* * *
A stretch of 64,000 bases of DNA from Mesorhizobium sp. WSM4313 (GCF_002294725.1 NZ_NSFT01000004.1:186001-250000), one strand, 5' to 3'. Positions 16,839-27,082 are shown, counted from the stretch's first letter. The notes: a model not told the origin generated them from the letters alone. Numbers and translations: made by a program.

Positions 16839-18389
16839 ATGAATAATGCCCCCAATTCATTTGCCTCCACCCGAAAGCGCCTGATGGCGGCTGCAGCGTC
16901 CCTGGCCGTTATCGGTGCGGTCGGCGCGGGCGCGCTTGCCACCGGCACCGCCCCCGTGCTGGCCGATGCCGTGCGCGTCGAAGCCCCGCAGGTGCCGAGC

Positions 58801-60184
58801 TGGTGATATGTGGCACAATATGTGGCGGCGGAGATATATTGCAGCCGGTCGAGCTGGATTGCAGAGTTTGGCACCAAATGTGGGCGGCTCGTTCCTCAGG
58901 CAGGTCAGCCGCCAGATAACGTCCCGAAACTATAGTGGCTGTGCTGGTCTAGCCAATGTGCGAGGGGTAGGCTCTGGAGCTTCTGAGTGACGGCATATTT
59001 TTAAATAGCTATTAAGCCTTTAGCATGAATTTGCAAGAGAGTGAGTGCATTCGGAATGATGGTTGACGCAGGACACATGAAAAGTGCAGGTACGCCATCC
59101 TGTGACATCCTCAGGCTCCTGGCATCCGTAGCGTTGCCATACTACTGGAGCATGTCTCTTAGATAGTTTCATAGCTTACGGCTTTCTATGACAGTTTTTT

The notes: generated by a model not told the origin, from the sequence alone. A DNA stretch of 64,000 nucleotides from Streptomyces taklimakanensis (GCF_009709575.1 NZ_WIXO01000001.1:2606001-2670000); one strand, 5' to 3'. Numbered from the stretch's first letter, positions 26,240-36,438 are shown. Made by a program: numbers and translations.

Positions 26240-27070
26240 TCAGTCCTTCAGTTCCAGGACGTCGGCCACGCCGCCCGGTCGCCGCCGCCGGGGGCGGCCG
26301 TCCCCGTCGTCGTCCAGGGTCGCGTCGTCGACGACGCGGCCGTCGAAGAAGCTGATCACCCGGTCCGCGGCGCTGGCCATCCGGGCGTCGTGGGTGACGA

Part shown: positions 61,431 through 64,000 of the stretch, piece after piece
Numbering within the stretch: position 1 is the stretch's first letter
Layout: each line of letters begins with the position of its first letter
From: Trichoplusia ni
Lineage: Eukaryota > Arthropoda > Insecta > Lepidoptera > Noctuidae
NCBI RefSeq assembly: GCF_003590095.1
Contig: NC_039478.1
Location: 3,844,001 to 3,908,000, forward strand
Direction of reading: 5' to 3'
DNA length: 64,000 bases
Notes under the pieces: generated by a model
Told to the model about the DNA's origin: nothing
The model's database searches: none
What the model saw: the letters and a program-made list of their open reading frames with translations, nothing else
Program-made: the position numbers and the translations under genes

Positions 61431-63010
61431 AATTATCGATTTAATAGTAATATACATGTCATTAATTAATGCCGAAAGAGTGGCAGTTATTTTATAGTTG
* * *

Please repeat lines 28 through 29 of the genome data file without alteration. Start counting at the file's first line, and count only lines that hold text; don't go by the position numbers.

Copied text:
Program-made: the position numbers and the translations under genes

Positions 61431-63010